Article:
And if the coach wants answers that will make a concurrent model work, he or she can’t just latch onto the first answer that seems to make sense. He or she must dig into the research, understand what technological advancements have revealed about bioenergetics, and, above all, to be ready for some widely held assumptions to be wrong.
One such assumption is the idea that strength training, anaerobic training, and aerobic training are completely different “modes” of exercise that rely on completely different biomechanisms. This assumption often contributes to the belief that concurrent training is a waste of time. As Evan explains, though, strength, anaerobic, and aerobic training are “actually all different expressions of the same energy systems.”
And what that means concurrent training can be extremely beneficial if coaches view programming in terms of bioenergetic systems, not in terms of traditional disciplines. So, when an athlete is plateauing or not performing as desired, a coach shouldn’t just look for superficial “weaknesses”. Instead, he or she should try to identify that athlete’s limiting system. Evan dives into what these systems are, how they limit athletes, and how coaches can identify them as limiters. Then, he explains the benefits of addressing limiting systems in his own athletes’ programs.
One such benefit is the reduction of training volume. There’s another assumption, one that’s particularly rampant in the CrossFit world, that for concurrent training to work, athletes have to perform a ridiculous amount of training volume each week. Not only is this incorrect, but too much volume stands to impair athletes’ progress rather than assist it. By focusing on limiting systems, coaches can cut down on volume that’s not doing their athletes any good.
Evan then discusses hypoxic breathing practices, like the Whim Hoff method, in terms of the limiting systems paradigm. He also addresses the concept of mobility within this model of conc
Episode 53: Bret Contreras on Coaching Like a Carpenter, Not a Guru
You know what great coaches are like? Carpenters. Carpenters that have a whole host of tools at their disposal-- carpenters who know how to deploy those tools at the right times, during the right projects, and for the right purposes.
You know what great coaches are not like? Cult leaders. Cult leaders who doctrinize exercise, who proclaim some movements “good” and others “bad”-- whose approach is not only anathema to science, but is also no good for their clients.
Bret Contreras joins us on Episode 53 to discuss why he approaches programming like a carpenter, why he considers his athletes’ goals first, and why he pulls from a wide variety of disciplines in order to help his clients get the results they want.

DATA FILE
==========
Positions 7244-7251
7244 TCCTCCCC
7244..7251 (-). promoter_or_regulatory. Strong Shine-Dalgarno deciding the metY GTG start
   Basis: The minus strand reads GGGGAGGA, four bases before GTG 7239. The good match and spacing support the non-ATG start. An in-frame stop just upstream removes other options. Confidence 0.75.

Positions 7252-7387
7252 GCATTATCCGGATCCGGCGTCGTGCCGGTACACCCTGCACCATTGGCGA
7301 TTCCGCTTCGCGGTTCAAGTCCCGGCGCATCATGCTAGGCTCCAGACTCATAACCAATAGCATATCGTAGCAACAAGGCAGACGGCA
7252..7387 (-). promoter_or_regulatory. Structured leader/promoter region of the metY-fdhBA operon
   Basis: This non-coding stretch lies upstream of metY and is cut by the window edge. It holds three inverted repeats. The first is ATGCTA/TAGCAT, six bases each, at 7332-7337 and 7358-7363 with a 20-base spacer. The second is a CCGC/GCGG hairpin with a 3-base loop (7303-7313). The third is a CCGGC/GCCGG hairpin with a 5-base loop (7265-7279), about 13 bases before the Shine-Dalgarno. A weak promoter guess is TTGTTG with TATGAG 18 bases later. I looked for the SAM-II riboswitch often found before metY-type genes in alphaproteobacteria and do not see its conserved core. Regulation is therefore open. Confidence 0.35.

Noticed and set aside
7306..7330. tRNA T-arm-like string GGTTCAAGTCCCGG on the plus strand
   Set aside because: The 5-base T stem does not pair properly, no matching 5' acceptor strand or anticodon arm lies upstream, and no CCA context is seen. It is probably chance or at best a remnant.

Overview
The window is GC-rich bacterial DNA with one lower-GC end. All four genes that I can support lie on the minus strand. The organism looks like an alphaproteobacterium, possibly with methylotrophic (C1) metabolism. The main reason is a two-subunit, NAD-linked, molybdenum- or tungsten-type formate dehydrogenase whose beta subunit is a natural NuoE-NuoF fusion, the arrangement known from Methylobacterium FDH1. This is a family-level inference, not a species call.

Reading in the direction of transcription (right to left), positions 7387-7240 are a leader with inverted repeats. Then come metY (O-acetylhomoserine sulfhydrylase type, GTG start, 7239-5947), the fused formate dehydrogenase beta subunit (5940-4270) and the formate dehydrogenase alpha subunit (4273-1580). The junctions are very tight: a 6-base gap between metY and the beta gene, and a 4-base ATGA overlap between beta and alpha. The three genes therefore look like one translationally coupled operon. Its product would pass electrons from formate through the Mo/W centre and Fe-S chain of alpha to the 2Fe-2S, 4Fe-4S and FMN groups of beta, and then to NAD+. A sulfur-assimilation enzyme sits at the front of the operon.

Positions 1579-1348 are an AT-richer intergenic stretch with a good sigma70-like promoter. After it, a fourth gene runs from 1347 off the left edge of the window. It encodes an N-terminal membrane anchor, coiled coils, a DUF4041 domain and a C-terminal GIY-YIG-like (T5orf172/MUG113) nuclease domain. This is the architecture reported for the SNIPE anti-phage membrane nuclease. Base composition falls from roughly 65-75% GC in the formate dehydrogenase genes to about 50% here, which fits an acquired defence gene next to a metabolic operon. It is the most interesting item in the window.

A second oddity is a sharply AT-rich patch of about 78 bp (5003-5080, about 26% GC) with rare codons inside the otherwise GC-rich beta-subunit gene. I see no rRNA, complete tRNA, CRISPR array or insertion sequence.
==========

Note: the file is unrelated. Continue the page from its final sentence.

It’s important to recognize, as Bret says, that “all groups of people are biased towards their way of training.” Gaining awareness of and overcoming their own biases is vital for coaches who want to serve their athletes interests. And only when coaches serve their athletes’ interests can they support clients in reaching their goals. In other words, you’ll never be able to help a bodybuilder achieve peak physical composition if you train her like an olympic weightlifter, and you’ll never help a powerlifter become as strong as possible if you train her like a CrossFitter.
What’s more, overcoming biases promotes the cross-pollination of ideas from a variety of disciplines within the exercise and sports science world. And this creates an environment in which athletes can thrive. Strength coaches have a lot to learn from physical therapists when it comes to rehabilitating injury. And incorporating single joint isolation exercises can help all athletes make hypertrophy gains, not just bodybuilders.
Bret calls for more respect and open mindedness in the health and fitness community. He advocates for investigation into a variety of approaches, recognition of the value that professionals from diverse backgrounds offer, and a hearty dose of skepticism towards one’s own entrenched beliefs. Coaches have a lot to lose from limiting their clients to a narrow range of exercises, one of the most important of which is investment.
As Bret says, “Variety is cool, because training is boring, and we’ve got to spice it up to make it fun. You’ve got to find ways to make it more fun.” The psychological component of training can’t be overstated-- athletes are successful when they feel motivated to train, when they enjoy training, and, as Bret explains, when they can attend to the things they want to during their workouts.